The gold standard, though, is Apple's Do Not Disturb While Driving mode, which silences your iPhone and darkens its screen when you're in a moving car. (Try to use your phone while the feature is active and it interrupts you, forcing you to clarify—or lie about—whether you're behind the wheel.) "I love that feature. It's so good. It reminds me not to be a sociopath," says Andrew Przybylski, an experimental psychologist at the Oxford Internet Institute who studies the factors that underpin self-regulation of technology use. Przybylski is more skeptical than most of what he calls the "moral panic" surrounding tempting tech, but finds real value in the impulse-checking features of Apple's fix. More than social-media usage or screen time, he says, the number one thing people should be worried about when it comes to the allure of our devices is distracted driving, "because it's actually deadly."

Whether they're saving your life or simply reclaiming a few minutes of your day, xTab, Space, and DNDWD accomplish something that few apps, extensions, or devices do: They interrupt you in the middle of the habit you're trying to change, causing you to stop and confront your behavior, and consider how you might change it. All of which is critical, because research suggests that successfully rewiring one's habits hinges in large part on self-reflection.

Bottom of the Page

One of the website that I visit regularly is, essentially, a listing of new titles on Netflix. (Both iOS and tvOS NetFlix apps aren't great for discovery of new stuff.) Going through the new titles list, I'll add anything that is interesting to my Netflix queue.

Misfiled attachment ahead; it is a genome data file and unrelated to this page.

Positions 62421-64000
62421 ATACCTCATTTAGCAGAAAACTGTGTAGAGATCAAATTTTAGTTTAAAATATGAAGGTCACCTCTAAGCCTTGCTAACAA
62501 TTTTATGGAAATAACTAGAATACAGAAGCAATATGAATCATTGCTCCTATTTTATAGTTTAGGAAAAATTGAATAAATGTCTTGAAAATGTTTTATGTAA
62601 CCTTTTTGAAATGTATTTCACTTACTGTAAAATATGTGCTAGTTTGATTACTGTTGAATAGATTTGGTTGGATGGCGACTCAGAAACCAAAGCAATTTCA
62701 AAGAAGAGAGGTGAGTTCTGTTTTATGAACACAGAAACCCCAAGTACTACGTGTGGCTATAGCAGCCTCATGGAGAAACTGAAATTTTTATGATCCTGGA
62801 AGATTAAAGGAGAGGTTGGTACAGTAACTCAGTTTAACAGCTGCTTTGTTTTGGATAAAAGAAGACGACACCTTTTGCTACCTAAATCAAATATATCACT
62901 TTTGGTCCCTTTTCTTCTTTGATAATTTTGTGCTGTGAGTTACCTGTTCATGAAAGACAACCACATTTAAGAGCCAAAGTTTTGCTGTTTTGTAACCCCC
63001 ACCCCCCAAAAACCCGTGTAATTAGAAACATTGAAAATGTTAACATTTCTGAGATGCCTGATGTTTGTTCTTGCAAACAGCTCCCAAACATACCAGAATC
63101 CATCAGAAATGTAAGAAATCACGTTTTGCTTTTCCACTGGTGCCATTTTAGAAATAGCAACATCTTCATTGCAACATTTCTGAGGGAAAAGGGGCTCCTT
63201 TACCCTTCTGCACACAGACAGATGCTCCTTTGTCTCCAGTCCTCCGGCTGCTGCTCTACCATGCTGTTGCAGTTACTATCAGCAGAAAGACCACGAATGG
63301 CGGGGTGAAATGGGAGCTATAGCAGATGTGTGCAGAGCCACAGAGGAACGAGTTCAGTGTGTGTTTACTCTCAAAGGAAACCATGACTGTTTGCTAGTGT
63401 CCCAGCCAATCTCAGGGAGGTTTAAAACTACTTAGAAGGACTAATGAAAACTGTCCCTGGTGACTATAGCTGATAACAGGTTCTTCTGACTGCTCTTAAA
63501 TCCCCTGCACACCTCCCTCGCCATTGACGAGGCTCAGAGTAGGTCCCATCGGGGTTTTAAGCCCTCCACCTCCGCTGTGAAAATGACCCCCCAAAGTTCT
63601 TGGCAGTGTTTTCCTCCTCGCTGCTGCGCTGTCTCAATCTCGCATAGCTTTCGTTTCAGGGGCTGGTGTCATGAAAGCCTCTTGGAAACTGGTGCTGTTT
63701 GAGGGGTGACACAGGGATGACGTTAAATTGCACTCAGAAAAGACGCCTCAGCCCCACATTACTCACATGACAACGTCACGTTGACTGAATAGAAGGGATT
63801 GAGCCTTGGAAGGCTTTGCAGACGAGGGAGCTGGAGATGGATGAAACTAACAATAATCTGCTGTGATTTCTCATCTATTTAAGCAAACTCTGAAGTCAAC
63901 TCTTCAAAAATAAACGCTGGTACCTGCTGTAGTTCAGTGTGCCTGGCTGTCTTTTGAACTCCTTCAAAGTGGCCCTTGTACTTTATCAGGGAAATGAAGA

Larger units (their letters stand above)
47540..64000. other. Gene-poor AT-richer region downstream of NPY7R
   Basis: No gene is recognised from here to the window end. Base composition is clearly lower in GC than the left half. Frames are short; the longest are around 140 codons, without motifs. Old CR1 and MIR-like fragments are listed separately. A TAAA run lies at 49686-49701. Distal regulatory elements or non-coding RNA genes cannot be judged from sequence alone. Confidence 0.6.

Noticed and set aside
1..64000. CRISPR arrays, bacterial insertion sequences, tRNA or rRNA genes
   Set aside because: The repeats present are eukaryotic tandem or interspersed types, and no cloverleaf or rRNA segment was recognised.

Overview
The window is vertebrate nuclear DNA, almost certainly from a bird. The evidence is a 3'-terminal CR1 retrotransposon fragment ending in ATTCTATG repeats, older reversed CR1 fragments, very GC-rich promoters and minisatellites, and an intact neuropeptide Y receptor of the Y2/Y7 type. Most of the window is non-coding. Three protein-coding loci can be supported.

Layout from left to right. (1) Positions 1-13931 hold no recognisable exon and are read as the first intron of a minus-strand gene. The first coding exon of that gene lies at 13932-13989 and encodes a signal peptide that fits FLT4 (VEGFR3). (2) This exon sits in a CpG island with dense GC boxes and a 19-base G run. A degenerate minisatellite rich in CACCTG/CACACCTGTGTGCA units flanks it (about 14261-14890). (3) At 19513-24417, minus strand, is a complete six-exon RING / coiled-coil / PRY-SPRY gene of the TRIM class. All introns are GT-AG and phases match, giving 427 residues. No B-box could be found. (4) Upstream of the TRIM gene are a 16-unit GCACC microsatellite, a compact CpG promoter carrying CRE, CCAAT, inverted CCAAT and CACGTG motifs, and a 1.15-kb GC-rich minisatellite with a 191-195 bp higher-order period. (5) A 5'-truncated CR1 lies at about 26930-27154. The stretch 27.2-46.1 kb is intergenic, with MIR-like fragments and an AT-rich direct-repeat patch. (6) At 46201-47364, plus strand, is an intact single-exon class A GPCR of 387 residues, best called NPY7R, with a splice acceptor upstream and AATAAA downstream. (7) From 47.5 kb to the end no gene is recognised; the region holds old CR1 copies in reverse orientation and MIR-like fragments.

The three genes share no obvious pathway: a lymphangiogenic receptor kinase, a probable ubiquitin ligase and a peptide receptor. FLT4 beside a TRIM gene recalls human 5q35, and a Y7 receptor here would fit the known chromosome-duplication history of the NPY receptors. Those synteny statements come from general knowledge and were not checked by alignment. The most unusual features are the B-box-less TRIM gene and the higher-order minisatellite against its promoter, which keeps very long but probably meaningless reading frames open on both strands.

I usually just watch one or two shows only at any one time. (There are three other shows where new episodes show up only on a weekly or monthly basis.) So, whenever I am free and want to watch some television, I just open the Netflix app and continue on that same show where I left off. No need to make any decisions on which channel to switch to. Only when I finished a show will I have to use more of my gray cells to select a new show to start.

After all, watching TV shouldn't be hard, right? (I'm imagining Chidi, choosing between watching channel 5 versus channel 12...)


Back in the early 90s, when I first arrvied at the United States for my studies, one of the magazines that I frequently purchase was TV Guide. And I will look over the pages and pages of television listing, and be amazed at all the television I could be watching.

But of course, just like everything in life, most of television is junk. And I'll settle down with only a few programs that I enjoy. Maybe because I was younger and my brain hasn't deteriorated yet, and that there aren't that many worthwhile television programs, I could remember the channels and the timeslots of all these programs. It wasn't 'appointment TV' -- well, maybe except Twin Peaks -- and other activities, like having dinner with friends, took precedent. But, when I am back in my room, I typcially could recall which channel to tune to in order to catch my favorite programs.

(Cheers: Thursdays, 9pm, Channel 4.)


When I was growing up in Singapore, there were only four television channels, two from the Singapore government, and two from the neighboring Malaysian government. Between the channels: television programs in four different languages, two of which I didn't understand. Two of the channels only ran from 3pm to 12 midnight, while the other two ran from 6pm to 12 midnight.

Which, you can probably guess, there weren't too many television programming to choose from. Bascially, it's the same channel every night for my family; if there's something okay on that channel, the TV stays on. Otherwise, no TV.

No decisions required to choose a TV channel for the whole family.


There may be a day when I have to make a decision, when I am in the mood of watching TV: should I open the Netflix app, or should I open the Apple to-be-announced television service app.


Thanks for reading.